- Japan’s Kawaii girls and Ethiopia’s Bana tribe share a love for piles of colourful hair clips
- In Tokyo, clips are worn on fringes alone with the majority choosing girly shades of pink and lilac
- The Bana take a bolder approach with beautiful block colours and intricate patterns reigning supreme
- Bold hair accessories are a big S/S15 trend, with Dolce & Gabbana among designers to show them
When Dolce & Gabanna sent models sporting piles of colourful hair accessories down the catwalk during their S/S15 show, the fashion world swooned in delight.
But the designers’ source of inspiration for the look is an unlikely one – the colourful Bana people of Ethiopia’s Omo Valley, who like nothing better than intricate piles of brightly coloured hair clips.
And they aren’t the only ones who love a good hair accessory. Ever the early adopters, Japan’s Kawaii girls have enthusiastically embraced the look, although their colour of choice is pink in all its shades.
Pretty: A pair of Japanese Kawaii girls show off their collection of hair clips – all in varying shades of pink
Bright: The Bana tribe of Ethiopia’s Omo Valley have long adored colourful hair clips but wear theirs differently to the Kawaii girls
By contrast, the Bana use them to clip their fringes in place, choosing striking rows of clips in alternate bright shades or, in some cases, in shimmering blocks of silver.
In Japan, pink is most popular, whether bright fuchsia or delicate powder shades – all perfectly in keeping with the Kawaii ‘Sweet Lolita’ sub-set which sees women pile on as many frills, bows and ruffles as they can.
Clips are worn dotted across fringes, combined with girly bunches or worn clipped on to candy-striped headbands. Floral pattern and Hello Kitty designs are also loved.
The creative use of accessories will come as no surprise to anyone who has followed Japan’s adventures in fashion, with the country producing a fascinating range of style tribes.
Girly: Along with every shade of pink imaginable, Japan’s Kawaii girls like delicate patterns, whether floral, polka dot or candy-striped
Style tribe: This girl has combined elements of the Kawaii look with sporty stripes and a chic neon pink scarf
Pile it high: Never knowingly underdressed, these girls have added piles of necklaces, headbands and glasses to their colourful look
Keeping it simple: This fashionista has opted for a darker take on the trend, opting for white and silver bows, as well as a pair of pink hairbands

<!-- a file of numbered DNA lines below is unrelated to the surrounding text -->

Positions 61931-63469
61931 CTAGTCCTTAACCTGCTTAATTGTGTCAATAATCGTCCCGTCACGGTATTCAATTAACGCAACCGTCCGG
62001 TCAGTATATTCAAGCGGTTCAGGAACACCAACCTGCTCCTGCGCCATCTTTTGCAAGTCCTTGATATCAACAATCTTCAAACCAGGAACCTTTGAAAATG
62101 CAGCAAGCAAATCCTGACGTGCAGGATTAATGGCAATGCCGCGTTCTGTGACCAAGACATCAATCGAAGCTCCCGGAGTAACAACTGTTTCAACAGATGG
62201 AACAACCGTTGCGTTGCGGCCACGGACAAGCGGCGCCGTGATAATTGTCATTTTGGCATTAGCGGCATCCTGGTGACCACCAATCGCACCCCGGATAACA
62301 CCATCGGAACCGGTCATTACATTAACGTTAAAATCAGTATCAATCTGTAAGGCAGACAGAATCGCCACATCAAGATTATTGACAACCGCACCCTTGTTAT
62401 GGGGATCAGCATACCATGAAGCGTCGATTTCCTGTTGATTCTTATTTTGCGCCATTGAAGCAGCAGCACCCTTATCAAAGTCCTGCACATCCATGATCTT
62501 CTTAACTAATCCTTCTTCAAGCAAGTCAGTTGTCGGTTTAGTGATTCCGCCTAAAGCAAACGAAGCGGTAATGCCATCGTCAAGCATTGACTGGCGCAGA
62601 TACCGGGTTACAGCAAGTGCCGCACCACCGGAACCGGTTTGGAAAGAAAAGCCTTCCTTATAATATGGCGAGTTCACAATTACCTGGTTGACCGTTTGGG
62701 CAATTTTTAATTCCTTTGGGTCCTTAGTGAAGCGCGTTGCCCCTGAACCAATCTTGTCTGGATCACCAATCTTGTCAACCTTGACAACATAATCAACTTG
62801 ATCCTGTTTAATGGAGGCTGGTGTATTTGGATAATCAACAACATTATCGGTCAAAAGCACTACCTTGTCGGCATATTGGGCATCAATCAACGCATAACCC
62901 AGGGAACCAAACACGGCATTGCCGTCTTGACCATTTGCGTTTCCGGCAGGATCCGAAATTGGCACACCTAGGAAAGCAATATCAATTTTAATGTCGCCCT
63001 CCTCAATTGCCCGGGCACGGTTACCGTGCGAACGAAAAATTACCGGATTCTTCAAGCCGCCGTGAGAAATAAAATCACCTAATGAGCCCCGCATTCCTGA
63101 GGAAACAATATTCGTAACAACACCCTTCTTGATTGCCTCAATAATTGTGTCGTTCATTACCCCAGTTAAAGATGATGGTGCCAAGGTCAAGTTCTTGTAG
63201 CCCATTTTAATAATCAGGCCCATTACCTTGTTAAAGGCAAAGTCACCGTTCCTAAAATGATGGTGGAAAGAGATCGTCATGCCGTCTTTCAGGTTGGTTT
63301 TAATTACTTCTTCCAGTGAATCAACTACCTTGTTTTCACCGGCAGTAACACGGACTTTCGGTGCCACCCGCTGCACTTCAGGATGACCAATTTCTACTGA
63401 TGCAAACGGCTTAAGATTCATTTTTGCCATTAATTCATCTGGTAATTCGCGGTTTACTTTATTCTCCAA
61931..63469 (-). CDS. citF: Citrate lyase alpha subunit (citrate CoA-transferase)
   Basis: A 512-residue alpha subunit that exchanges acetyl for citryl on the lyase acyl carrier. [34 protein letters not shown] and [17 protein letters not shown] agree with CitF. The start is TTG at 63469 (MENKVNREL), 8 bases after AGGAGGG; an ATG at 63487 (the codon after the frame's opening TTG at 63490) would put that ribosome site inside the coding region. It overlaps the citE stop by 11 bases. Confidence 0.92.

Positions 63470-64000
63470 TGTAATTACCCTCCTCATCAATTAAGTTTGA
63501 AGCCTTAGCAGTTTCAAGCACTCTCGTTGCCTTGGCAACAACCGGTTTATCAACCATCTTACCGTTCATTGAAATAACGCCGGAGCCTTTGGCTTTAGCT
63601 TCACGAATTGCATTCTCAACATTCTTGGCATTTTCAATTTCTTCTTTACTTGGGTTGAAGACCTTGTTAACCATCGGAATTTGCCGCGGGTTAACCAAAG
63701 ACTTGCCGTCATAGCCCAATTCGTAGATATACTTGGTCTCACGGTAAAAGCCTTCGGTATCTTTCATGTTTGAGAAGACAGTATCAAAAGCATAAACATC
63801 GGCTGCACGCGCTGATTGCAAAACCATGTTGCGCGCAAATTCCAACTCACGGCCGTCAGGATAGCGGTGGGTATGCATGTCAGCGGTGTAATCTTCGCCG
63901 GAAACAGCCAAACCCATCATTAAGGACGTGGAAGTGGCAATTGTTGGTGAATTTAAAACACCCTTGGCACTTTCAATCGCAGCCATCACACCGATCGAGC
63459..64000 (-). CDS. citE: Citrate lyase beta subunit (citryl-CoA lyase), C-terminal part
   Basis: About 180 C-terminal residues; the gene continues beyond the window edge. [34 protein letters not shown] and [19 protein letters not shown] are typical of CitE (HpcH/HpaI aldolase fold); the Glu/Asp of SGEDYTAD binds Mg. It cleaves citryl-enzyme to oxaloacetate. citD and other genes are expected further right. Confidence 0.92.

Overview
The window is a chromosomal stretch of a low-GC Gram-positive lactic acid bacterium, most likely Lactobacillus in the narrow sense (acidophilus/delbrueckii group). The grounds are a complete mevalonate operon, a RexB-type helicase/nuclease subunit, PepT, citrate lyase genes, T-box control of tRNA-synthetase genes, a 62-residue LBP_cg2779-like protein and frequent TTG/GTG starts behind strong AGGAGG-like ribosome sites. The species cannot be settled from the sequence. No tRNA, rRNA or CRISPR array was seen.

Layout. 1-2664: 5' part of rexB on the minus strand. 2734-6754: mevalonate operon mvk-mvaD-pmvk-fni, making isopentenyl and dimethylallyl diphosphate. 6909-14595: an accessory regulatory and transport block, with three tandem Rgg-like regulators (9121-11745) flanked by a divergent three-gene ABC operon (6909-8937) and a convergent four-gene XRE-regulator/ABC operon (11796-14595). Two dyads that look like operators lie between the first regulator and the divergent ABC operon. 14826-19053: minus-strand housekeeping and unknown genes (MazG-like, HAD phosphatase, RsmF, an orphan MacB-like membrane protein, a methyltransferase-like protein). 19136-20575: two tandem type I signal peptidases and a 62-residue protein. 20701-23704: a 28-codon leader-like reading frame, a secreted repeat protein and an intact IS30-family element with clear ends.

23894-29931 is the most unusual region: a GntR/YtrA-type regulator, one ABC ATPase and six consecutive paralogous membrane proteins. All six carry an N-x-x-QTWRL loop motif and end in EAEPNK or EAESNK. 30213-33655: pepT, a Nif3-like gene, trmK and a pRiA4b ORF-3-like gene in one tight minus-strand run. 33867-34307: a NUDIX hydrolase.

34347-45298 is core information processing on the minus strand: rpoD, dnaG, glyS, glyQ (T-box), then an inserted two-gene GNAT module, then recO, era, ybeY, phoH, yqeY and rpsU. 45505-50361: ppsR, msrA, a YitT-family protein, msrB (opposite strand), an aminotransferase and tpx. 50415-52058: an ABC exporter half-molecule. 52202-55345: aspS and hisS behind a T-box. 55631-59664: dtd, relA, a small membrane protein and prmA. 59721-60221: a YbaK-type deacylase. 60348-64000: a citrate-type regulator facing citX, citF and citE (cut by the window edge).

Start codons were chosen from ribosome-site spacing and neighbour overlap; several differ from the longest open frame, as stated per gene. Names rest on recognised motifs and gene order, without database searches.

Cheerful: This bright ensemble is lifted by the addition of a mini crown – something also seen at Dolce & Gabanna
Among the most creative of all is the hair clips’ most devoted group of admirers, the Kawaii style tribe which sees girls – and some boys – dressing to show off their individuality with takes on the look ranging from the Lolita (sweet and girly) to Gotchi (Gothic).
The antithesis of fake-tanned hair-extensioned TOWIE chic, Kawaii girls like pink, kitsch, tutus, delicate dabs of glitter, enormous false lashes, ultra pale skin – and plenty of hair clips.
The most common Kawaii style is named the ‘classic Lolita’, which despite referencing the Nabokov novel in the name, has nothing to do with looking sexy and everything to do with achieving a look that is as cute, girlish and pretty as possible.
Based on frilled and furbelowed Victorian styles combined with a hint of goth, girls hope to achieve a porcelain-doll look using lashings of lace, ribbon, bows, ruffles, bloomers, aprons, and ruffled petticoats.
Then there’s the ‘Sweet Lolita’ look. Featuring even more ribbons, bows, and lace, than the ‘Classic Lolita’, it leaves out the gothic elements in favour of pastels.
Mixing it up: Like Japan’s fashionistas, the Bana are fond of mixing up their hair clips with piles of jewellery – including head bands
Good look: Bright hair clips are not a female-only trend for the Bana as this boy (left) demonstrates. Bright sunglasses are also popular
Intricate: This man has used red and blue hair clips to keep his fringe in place and has accessorised the whole thing with a feather
Matching: This colourful pair have opted for a similar colour scheme, matching striped shirts and bright beaded arm bands
Fairy Kei is also popular and involves giant bow headdresses or bonnets, teamed with lighter, less extreme make-up.
For the Bana, getting dressed is less about showing individuality and more about looking as bright and cheerful as possible. Beadwork has long been part of their culture, with many opting for colourful beaded headbands – sometimes combined with the hair clips.
Others, regardless of sex and age, adorn themselves with piles of arm bands, heavy metal necklaces and beaded belts in eye-popping shades of yellow and crimson.
However they are worn, piles of colourful hair clips have proved one of the most universally popular trends of 2014, with devotees also spotted at Glastonbury in the summer and at festivals across the globe.
And with scores of colourful hair accessories cropping up on the S/S15 catwalk, it is probably just a matter of time before they show up on a high street near you.
More is more: This lady has combined no less than three clusters of hair clips with huge beaded earrings, a lariat and a head band
Beautiful: As this photo reveals, her simple t-shirt is almost hidden by her beaded belt and breast plate and she also carries an umbrella
Mix and match: Head bands aren’t the only way to brighten up a look. Headscarves and bold earrings also go well with the piles of clips